Currently reading: Volvo to launch new self-driving trials
Volvo is aiming to send 100 self-driving cars out with customers, for testing on public roads, by 2017
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2 mins read
19 February 2015

Volvo intends to test 100 self-driving cars on public roads as part of a trial in 2017.

The trial will involve customers taking part in XC90s. The SUVs will feature a series of technologies that will allow them to 'read' the road around them and react to other cars and pedestrians.

Volvo says that there is more in the way of back-up systems in the cars that will be used for the trials, with independent systems being used to bring the car to a safe stop if any element becomes disabled for any reason. It would also be able to identify faults, such as a tyre blowout, and bring the car to a safe halt.

The cars will use a combination of radars, cameras and laser sensors, several of which are available in the new XC90 already. The car will also interact with GPS satellite systems that will be used to pick the best route for the car.

These include a radar system and a camera in the windscreen - also in the new XC90 - that will read traffic signs, assess the curvature of the road and detect cars and pedestrians. There are radar systems on the four corners of the car, which inform the car of the location of signs, poles or tunnels, while four cameras also monitor the car's perimeter.

A laser is placed low on the front of the car, and scans the road up to 150m ahead to identify objects directly in the car's path. A camera placed on the top of the windscreen also scans the road ahead, and can identify pedestrians and other unexpected hazards. This has three cameras in one, with three different widths of view.

The trials will take place around Gothenburg, and Volvo will start the recruiting process for the owners in 2016. Although the details will be confirmed closer to the launch, Volvo says the cars will be leased to the customers. The trials are anticipated to last until 2019, and Volvo has said that 2020 is a "realistic target" for production vehicles.

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xxxx 20 February 2015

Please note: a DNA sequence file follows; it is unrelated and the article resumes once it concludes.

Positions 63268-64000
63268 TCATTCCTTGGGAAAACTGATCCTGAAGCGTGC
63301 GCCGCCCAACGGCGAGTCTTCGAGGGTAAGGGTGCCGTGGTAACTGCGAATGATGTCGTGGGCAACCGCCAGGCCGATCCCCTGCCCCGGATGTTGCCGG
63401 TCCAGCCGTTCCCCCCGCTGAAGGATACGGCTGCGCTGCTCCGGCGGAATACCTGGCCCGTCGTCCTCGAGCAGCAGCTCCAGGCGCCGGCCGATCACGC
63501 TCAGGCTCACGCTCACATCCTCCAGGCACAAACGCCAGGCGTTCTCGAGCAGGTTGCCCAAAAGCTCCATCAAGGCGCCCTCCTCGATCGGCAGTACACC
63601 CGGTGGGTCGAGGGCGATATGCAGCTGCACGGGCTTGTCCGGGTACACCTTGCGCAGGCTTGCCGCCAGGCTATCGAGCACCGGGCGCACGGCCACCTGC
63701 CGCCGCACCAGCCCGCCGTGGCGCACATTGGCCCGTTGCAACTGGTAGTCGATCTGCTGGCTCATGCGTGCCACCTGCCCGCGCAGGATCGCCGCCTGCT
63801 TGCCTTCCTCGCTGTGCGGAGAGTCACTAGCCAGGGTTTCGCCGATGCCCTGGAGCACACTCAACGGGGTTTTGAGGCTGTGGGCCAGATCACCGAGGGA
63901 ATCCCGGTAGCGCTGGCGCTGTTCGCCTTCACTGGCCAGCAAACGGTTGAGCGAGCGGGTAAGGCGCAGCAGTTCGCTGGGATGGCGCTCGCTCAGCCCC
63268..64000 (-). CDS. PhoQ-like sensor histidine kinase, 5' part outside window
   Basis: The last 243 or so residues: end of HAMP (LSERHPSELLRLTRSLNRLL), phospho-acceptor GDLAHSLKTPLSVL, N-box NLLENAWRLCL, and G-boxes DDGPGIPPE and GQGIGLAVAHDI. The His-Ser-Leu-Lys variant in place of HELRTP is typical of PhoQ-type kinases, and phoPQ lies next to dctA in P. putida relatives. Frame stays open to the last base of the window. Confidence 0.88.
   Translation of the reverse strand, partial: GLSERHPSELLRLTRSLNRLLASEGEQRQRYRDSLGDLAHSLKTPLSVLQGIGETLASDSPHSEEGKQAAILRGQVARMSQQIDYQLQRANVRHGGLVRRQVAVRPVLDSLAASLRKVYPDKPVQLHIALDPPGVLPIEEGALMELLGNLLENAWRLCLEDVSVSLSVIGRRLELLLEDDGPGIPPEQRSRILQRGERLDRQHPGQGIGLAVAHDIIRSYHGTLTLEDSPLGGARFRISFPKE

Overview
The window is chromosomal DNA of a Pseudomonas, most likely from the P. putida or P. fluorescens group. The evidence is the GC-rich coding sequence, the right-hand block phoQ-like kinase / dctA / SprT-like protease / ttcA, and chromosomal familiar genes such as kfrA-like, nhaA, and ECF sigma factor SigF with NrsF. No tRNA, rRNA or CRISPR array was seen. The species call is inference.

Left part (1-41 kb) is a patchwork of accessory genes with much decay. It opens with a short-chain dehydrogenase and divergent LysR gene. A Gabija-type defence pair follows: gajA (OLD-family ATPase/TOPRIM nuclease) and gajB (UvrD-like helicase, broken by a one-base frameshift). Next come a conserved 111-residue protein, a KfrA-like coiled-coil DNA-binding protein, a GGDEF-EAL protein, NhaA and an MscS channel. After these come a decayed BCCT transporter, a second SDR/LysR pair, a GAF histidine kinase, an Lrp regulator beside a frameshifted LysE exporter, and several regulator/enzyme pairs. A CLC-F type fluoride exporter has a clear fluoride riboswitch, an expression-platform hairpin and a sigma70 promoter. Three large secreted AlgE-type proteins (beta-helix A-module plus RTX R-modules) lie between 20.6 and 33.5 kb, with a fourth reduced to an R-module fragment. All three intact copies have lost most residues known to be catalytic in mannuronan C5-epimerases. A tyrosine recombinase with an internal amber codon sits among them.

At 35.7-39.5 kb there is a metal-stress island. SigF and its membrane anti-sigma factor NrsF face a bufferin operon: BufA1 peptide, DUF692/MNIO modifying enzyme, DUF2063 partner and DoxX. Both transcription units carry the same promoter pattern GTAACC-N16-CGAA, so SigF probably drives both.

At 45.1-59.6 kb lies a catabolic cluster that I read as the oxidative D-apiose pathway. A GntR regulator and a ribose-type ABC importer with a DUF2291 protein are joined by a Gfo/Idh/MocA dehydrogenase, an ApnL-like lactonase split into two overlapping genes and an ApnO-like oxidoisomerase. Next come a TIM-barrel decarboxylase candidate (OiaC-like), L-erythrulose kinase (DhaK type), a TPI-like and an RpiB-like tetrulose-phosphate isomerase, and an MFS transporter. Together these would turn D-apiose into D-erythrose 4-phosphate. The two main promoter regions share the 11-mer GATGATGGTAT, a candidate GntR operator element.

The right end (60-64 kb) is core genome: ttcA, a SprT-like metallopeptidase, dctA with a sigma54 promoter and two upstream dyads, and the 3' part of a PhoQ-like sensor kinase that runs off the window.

To the non-luddites out there

How much would you be prepared to pay for this 'extra'? Bearing in mind parking assist is about £600'ish
Walking 20 February 2015

Tip of the iceberg

Autonomous driving is on it's way the wider implications and design potential seem less well covered.

When this does happen:

Does car ownership make sense do most people drive more than an hour a day. Why own a car

The liability will have to pass to car manufactures. Ya end of car insurance. The list is extensive affecting, ownership, employment and legislation.

On the design side if there is no human driver the current car design no longer makes sense. Particularly internally I'm thinking more train carriage, theatre and entertainment systems. Add into this EV with integrated chassis a whole new design opportunity opens up. When will we see a blank sheet EV autonomous car design?

androo 20 February 2015

Bring it on

All you have to do to convince yourself self-driving cars are a good idea is watch the Russian dash-cam videos on YouTube. Then it becomes clear, if it isn't already, that humans re not fit to be driving cars. That's why two million of us die on the roads every year worldwide. The sooner all cars drive themselves the better.

People forget that aeroplanes already 'drive' themselves, and have for many years. As do Tube trains. If you trust a 747 to land itself in fog, surely you can trust a little car to take you to the shops.

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